As our knowledge of the physical world becomes deeper, more of it becomes amenable to mathematical formulation, and hence part of physics: for example, atoms used to be regarded as the domain of the chemist alone, while now atomic physics is at the core of the physics curriculum. Mathematics also advances, and becomes able to tackle problems previously thought to be beyond its scope. The great physicist Richard Feynman said in 1963 that he could not conceive of a mathematical description of a cloud, but at that very moment Benoit Mandelbrot was developing the mathematics of "fractals," which turned out to provide just that description. As a result, new branches of physics, such as condensed matter physics and non-linear dynamics, are continually coming into being, as are hybrids with other sciences, for example, chemical physics, geophysics, biophysics and psychophysics.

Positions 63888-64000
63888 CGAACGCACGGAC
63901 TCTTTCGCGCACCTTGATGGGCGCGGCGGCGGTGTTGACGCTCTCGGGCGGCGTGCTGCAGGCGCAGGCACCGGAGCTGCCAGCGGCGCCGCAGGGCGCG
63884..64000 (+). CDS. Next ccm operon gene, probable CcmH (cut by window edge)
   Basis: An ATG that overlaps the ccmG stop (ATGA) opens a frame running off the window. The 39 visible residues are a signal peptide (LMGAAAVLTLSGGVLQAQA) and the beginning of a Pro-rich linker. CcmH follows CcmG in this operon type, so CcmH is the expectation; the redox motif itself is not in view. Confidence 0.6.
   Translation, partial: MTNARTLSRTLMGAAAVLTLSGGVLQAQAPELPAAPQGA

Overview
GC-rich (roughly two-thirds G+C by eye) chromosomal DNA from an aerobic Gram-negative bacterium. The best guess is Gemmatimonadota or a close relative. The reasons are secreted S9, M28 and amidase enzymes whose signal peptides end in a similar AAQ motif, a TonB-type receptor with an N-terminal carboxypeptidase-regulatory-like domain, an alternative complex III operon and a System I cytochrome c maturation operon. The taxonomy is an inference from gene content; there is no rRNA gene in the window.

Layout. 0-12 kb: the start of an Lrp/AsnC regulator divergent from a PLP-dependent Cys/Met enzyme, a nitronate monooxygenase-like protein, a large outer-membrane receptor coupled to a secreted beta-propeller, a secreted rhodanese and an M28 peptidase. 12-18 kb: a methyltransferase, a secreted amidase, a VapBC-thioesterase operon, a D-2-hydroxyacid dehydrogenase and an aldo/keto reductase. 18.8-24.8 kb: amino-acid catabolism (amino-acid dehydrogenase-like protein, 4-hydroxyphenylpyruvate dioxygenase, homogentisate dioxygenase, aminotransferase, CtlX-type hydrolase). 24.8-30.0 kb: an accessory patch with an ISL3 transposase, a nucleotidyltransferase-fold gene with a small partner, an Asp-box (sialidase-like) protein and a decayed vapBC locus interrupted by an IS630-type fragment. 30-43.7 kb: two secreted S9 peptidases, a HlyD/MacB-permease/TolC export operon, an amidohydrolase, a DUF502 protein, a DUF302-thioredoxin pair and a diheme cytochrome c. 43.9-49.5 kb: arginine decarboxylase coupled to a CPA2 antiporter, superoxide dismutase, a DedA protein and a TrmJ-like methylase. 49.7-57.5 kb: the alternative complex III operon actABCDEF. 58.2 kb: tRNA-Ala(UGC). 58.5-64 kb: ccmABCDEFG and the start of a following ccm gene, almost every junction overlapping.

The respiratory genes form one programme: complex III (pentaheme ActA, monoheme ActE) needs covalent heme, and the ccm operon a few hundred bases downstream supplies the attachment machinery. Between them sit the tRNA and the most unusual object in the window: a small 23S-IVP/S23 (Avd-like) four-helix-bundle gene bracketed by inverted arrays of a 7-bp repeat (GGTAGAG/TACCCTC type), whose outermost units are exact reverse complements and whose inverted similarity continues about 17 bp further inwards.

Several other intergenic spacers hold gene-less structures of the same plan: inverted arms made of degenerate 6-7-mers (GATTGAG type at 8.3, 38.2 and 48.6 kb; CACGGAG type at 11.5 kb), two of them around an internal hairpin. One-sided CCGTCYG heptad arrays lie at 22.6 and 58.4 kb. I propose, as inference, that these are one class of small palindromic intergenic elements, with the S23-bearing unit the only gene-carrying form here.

It has been truly said that without chemistry there would be no life: but without physics there would not be anything at all. The first half of the 20th century saw a revolution in physics, in which "classical" physics, which reigned supreme in 1900, was replaced in the domain of the very large by relativity and in that of the very small by quantum theory. This revolution was comparable in its philosophical implications to the great scientific revolution of the 17th Century (also, primarily, the work of physicists and astronomers). However, just as the latter did not significantly affect the consciousness of the general educated public until the following century, so the profound changes in our view of the world that this century's revolution requires, though the subject of much popular writing, have yet to be fully assimilated. Physics is not just a branch of technology but is one of the humanities, in the sense that its study is one road towards an understanding of our place in the Universe. This may be one reason why so many leaders in the struggle for freedom of thought have been physicists: Albert Einstein, Andrei Sakharov, Edward Condon, Yuri Orlov, Irina Ratushinskaya and Fang Lizhi, for example.